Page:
Gay Marriage Advocates in California Face Another Setback
The California Supreme Court upheld Proposition 8 yesterday, the initiative Golden State voters approved last fall to amend our state's constitution to recognize only unions between one man and one woman as marriages.
Now advocates of gay marriage have their work cut out for them. Since the court refused to respond favorably to their opinion, they must go back to the people and ask them to reverse Prop 8. To do that, they'll need make a better case than they did last fall.
While the court did overturn Prop 8, the decision was not entirely bleak for gay people. The court ruled that the marriages of same-sex couples performed after it struck down state statutes limiting marriage to opposite-sex couples "but prior to the effective date of Proposition 8 remain valid." Moreover, in its ruling the court made clear that this was an issue of state constitutional jurisprudence:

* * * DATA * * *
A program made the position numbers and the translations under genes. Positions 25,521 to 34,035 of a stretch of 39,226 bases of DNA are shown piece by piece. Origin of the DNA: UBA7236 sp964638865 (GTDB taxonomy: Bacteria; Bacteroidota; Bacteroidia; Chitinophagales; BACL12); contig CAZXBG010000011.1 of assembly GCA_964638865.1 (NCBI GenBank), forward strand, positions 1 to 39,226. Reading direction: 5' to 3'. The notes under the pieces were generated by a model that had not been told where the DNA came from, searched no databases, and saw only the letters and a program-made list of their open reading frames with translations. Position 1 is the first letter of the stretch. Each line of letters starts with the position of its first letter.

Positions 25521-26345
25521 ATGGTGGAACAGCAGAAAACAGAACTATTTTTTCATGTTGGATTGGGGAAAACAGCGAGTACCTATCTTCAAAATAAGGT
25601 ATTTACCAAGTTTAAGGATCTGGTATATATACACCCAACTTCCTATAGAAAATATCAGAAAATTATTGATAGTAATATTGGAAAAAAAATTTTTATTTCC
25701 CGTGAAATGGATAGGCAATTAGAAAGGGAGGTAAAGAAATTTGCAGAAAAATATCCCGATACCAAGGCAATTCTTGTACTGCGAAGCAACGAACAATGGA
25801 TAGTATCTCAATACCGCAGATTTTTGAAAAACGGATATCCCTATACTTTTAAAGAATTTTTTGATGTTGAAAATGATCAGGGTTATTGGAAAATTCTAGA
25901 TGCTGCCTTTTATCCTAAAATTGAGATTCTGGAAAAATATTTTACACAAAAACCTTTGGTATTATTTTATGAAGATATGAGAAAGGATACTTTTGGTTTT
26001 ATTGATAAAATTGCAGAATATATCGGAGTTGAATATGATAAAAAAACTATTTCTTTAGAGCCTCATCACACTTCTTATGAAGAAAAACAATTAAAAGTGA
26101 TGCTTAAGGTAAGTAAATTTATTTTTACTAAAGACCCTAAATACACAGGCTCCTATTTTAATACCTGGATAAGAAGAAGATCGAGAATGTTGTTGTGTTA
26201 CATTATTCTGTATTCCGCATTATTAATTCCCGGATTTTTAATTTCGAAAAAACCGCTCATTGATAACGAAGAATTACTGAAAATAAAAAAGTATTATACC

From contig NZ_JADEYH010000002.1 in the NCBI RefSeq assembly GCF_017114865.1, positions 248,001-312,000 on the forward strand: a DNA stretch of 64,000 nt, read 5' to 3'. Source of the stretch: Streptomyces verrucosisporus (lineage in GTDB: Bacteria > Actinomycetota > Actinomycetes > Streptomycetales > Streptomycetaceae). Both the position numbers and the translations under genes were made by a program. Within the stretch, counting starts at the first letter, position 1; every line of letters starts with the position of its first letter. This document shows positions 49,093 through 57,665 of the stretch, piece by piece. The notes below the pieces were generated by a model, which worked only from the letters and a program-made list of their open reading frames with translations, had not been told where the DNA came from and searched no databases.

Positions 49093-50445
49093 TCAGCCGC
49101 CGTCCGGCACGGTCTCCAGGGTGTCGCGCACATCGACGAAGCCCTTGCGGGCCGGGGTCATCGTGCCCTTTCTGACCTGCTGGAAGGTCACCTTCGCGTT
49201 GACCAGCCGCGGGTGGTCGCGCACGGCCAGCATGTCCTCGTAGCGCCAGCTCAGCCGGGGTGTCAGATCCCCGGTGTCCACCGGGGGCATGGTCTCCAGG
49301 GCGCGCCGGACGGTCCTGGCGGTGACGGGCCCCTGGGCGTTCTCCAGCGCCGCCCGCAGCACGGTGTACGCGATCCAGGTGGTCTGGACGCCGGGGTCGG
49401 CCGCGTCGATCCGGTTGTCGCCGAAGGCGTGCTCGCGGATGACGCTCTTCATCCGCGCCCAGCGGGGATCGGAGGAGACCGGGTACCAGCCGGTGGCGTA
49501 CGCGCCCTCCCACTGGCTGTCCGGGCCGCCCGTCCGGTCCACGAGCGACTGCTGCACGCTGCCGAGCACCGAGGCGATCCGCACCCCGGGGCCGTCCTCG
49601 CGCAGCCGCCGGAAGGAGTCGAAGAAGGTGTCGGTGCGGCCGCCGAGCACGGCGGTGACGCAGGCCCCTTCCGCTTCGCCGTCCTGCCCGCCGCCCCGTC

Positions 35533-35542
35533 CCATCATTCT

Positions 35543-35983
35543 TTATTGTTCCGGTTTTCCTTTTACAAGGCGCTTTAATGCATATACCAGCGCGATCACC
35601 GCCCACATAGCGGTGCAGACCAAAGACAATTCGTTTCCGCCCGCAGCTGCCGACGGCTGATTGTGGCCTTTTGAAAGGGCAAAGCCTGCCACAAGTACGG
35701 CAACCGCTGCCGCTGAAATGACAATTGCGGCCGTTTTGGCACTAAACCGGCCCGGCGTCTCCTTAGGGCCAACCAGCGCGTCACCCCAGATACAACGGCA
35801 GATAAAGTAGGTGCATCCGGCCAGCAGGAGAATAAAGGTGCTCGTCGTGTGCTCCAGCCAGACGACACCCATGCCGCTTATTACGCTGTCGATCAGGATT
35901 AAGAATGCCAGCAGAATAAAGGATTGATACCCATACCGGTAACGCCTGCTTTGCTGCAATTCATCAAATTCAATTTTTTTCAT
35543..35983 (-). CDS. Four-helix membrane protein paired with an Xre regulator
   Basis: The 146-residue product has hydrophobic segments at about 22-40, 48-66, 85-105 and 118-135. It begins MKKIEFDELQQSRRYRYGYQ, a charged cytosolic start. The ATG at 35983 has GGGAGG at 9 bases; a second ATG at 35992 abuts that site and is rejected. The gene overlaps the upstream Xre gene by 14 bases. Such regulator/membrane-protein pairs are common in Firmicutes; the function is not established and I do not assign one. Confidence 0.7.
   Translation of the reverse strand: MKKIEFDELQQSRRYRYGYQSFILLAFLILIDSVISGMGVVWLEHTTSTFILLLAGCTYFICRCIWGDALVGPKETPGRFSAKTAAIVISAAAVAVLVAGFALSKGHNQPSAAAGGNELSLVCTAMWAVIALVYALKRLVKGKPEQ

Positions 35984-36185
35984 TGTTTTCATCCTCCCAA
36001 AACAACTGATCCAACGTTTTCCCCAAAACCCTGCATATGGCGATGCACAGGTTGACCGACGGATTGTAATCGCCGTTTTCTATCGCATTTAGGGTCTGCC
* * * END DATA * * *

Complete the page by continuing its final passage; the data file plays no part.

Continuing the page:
[T]he principal issue before us concerns the scope of the right of the people, under the provisions of the California Constitution, to change or alter the state Constitution itself through the initiative process so as to incorporate such a limitation as an explicit section of the state Constitution.
Indeed, Chief Justice Ronald J. George devotes the better part (indeed, almost the entirety) of his opinion to examining Proposition 8 in light of the Golden State's liberal initiative process for amending the state constitution. The court distinguishes this process from those in other states and at the federal level, pointing out:
[T]he process for amending our state Constitution is considerably less arduous and restrictive than the amendment process embodied in the federal Constitution, a difference dramatically demonstrated by the circumstance that only 27 amendments to the United States Constitution have been adopted since the federal Constitution was ratified in 1788, whereas more than 500 amendments to the California Constitution have been adopted since ratification of California’s current Constitution in 1879.
In short, the decision turned on whether Proposition 8 was an amendment or revision to the state constitution. A revision would first have to pass through the state Legislature.
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